Rosh Hashanah - Shabbat Shuvah
Delivering an Irrefutable Refutation
Rosh Hashanah is more than the Jewish New Year; it is the time to acknowledge that God is our King and to reaffirm our commitment to our Jewish heritage.
Although the sounding of the shofar is reminiscent of the pomp and circumstance of a royal coronation, there is a deeper and more profound spiritual meaning.
Our sages explain that the shofar blasts are a wake-up call to our soul to return to God with sincerity. Furthermore, the different sounds of the shofar correspond to the cries of a lost child who seeks to be reunited with a loving parent.
These lessons explain why the Avinu Malkenu prayer, which proclaims that God is our Father and our King, is so central to the observance of Rosh Hashanah.
Leviticus 25:55 states that the relationship of the Jewish people to God is that of a child to a Father and a servant to a King. Accepting God as our Father and sovereign Ruler on Rosh Hashanah is the foundation for asking God for forgiveness on Yom Kippur — the Day of Atonement.
The transition from Rosh Hashanah to Yom Kippur is highlighted on the Shabbat that falls between these two Days of Awe. This Shabbat is referred to as Shabbat Shuvah [Shabbat of Return] and it is an extraordinary spiritual opportunity to reconnect to God.
There is a connection between this week’s Torah portion, Vayelech (Deuteronomy 31:1–30), and Shabbat Shuvah. We read in the Torah portion that although the Jewish people’s relationship with God can be strained due to our disobedience, the Torah, which is the bond between God and the Jews, “will not be forgotten from the mouth of their offspring” (Deuteronomy 31:21).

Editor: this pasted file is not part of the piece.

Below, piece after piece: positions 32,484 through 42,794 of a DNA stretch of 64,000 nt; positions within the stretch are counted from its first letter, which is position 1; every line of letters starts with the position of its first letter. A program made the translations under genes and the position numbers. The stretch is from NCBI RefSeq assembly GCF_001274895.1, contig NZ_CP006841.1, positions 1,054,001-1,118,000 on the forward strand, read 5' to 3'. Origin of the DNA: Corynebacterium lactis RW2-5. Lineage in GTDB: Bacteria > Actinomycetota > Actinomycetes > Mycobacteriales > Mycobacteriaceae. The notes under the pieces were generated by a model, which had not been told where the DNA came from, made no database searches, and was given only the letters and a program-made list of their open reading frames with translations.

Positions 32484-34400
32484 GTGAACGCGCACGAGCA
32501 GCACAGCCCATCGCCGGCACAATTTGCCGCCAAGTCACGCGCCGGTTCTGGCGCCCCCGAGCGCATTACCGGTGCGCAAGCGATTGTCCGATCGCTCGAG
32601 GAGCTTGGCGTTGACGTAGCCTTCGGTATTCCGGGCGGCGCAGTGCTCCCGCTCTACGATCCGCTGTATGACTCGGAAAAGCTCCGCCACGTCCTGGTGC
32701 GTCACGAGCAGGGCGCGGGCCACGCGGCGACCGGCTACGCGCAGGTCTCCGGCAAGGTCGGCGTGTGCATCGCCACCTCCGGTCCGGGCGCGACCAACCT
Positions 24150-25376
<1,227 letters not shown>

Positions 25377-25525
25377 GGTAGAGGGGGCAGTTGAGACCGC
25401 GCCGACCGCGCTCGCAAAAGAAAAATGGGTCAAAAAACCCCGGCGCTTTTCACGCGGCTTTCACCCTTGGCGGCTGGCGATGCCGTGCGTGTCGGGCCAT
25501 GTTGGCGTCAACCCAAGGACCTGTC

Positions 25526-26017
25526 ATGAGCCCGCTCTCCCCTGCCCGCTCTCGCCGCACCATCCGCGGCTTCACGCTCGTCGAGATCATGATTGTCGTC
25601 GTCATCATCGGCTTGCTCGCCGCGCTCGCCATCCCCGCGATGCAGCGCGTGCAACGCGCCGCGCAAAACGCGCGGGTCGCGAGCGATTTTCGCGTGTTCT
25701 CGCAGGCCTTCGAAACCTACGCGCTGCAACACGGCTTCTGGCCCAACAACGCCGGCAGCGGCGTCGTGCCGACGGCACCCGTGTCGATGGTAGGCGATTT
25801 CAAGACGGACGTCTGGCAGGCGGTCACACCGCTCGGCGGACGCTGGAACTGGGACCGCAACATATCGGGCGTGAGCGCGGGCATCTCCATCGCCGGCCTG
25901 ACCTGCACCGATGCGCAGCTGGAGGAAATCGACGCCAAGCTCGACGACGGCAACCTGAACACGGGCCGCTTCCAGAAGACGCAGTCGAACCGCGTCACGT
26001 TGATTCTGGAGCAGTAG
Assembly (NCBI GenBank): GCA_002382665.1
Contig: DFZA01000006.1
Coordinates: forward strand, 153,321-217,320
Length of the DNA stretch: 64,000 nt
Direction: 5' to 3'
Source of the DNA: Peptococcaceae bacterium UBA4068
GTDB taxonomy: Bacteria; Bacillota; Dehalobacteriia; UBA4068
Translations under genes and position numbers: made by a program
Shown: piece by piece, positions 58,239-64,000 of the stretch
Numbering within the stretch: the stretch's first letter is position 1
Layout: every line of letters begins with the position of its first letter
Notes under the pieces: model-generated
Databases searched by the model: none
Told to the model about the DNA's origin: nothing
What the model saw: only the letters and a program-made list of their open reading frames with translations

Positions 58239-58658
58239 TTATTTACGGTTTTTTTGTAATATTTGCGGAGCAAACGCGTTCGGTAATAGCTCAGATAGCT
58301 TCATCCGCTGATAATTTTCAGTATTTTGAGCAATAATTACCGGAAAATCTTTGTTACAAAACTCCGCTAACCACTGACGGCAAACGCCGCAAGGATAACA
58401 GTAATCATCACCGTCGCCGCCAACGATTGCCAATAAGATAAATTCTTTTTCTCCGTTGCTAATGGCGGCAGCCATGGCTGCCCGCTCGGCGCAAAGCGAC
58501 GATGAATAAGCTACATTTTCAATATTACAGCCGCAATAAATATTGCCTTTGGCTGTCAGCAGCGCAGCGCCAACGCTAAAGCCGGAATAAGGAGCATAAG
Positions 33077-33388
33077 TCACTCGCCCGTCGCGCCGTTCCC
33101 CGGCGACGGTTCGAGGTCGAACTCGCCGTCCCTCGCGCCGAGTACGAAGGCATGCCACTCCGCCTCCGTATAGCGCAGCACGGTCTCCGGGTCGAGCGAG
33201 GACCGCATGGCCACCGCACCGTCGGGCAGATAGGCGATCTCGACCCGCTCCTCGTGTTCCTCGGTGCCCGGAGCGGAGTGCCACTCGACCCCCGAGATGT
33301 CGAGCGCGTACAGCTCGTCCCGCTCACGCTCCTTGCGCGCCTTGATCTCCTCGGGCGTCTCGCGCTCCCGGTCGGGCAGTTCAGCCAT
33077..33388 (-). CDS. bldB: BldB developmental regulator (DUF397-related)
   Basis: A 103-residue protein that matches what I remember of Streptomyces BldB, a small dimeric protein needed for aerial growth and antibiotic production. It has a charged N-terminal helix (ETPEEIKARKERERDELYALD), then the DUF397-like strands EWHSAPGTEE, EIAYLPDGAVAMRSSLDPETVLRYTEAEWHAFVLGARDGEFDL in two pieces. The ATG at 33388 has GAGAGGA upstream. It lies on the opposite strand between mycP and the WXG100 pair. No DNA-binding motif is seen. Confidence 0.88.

This proclamation reiterates God’s promise, “I will not reject them … or break My covenant with them” (Leviticus 26:44). This eternal and unwavering bond between God and the Jews exists because of the power of repentance [תשובה–teshuvah] which means “to return to God.” As it says, “return unto Me … and I will return unto you” (Zechariah 1:3).
The significance of returning to God is highlighted in this week’s special haftarah
[prophetic reading] and the reason this Shabbat is called Shabbat Shuvah. The first verse in the haftarah says, “Return Israel [Shuvah Yisrael] to the LORD your God, for you have stumbled because of your iniquity” (Hosea 14:1).
The prophet Hosea continues his prophecy by explaining that although the Jews may be unable to offer sacrifices in the Temple, they can repent of their sins by offering words of prayer. Hosea expresses it this way, “Take words with you and return to the LORD. Say to Him, ‘Forgive all our sins and receive us graciously, that we may offer our lips [prayers] in place of bulls [sacrifices]’” (Hosea 14:2).
Hosea’s words are an irrefutable refutation to the missionary argument that “without a Temple or sacrifices, Jews can no longer repent directly to God.”
In the same way that the sound of the shofar awakens our soul, sacrifices inspire feelings of remorse and repentance. Hosea’s words are a clear instruction that prayerful words of confession and regret can accomplish the same thing as sacrifices, anywhere and anytime.
Today, our heartfelt prayers on Shabbat Shuvah prepare us for Yom Kippur, which is the most auspicious time to return directly to God and experience the Almighty in our lives.
The power of words to receive forgiveness is also highlighted on Yom Kippur when the entire congregation recites the biblical passage, “God said, ‘I have forgiven them according to your words’” (Numbers 14:20).
The most effective prayers are offered with humility before God. This explains the meaning of the Torah’s instruction that on Yom Kippur we should “afflict [תענו–teanu] our souls” (Leviticus 16:29). The Hebrew word for “afflict” can also mean “humble,” as King David says, “I humbled [עניתי–enasi] myself with fasting” (Psalms 35:13).
This is one of the reasons Jews fast for the entire day of Yom Kippur. Fasting humbles us and refocuses our attention on spiritual delights rather than physical pleasures.
The three pillars of Yom Kippur are Teshuva [return], Tefillah [prayer], and Tzedakah [acts of kindness and charity]. Through their practice, may we merit to receive God’s abundant blessings and experience true spiritual delight.
Rabbi Bentzion Kravitz
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